The client provided some good onset photography, which was especially helpful for the clothing, and the whole team scoured the web for materials. The main challenge that arises from using multiple sources of reference is variations in camera lenses and lighting; it’s amazing how these two factors completely change the perception of form in the human face. We would always find the camera lens data in any reference and do test renders with CG cameras to match, but we found that still left us short of finding the characters instantly recognizable.
After multiple iterations, the amazing character modeling and look dev team had created these great assets but we found we lost the likeness in the shots from the animatic. We then realized we would have to go back and adjust all the lenses and camera positions to mimic the cinematography used in the TV show, as that was the only way we could get an instant read on the character we had been looking for. This was the tipping point for when the whole project came to life.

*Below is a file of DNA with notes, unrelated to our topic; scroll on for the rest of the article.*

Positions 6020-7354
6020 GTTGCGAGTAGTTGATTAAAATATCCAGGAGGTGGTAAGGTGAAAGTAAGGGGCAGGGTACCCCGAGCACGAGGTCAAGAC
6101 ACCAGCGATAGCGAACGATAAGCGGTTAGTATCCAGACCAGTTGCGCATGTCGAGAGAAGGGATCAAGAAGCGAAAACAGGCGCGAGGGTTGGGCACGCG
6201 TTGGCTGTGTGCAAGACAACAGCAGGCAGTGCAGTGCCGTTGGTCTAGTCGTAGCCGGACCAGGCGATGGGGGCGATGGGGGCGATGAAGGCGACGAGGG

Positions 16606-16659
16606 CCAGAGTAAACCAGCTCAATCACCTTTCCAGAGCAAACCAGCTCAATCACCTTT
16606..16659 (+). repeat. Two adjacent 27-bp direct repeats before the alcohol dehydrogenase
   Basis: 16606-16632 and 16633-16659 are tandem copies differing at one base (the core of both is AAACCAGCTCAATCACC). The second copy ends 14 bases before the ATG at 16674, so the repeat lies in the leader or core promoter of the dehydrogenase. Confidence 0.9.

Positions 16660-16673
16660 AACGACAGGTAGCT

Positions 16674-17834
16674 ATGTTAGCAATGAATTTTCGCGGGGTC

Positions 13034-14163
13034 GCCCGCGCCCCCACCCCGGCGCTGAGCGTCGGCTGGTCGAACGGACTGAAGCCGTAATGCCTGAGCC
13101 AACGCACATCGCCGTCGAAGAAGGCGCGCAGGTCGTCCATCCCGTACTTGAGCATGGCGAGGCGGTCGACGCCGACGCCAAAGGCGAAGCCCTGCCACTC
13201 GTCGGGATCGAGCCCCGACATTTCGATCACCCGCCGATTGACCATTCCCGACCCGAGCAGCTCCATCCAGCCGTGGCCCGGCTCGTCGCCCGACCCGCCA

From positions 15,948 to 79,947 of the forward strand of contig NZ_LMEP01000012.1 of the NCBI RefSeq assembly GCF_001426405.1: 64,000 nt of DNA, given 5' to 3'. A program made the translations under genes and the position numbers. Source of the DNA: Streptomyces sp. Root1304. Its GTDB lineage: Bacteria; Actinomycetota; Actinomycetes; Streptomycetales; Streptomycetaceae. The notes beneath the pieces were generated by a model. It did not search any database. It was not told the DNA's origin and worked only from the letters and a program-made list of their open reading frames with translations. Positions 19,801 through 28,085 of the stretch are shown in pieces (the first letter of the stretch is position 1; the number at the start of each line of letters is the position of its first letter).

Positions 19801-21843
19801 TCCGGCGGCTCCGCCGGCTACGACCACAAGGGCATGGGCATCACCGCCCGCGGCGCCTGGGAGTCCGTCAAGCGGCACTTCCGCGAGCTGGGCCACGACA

How did you build the environments?
We were lucky in terms of references — we just had to watch the show!
After gathering all references, we were able to break down all the scenes from the animatic into smaller pieces such as a pillar, chandelier, chair, and then assign them to the artist. At RealtimeUK, one artist will make an asset from tip to toe, whereas bigger companies divide between artists by job phase: modeling, texturing or shading. In most cases, modeling has been done in 3ds Max and texturing in Substance Painter. And sometimes we use Mari for bigger surfaces where it’s required to easily paint over different UDIMs.
Tweaking the materials for the final render is always easier in 3ds Max than relying on the output of Substance only. V-Ray’s interactive rendering was a great help here!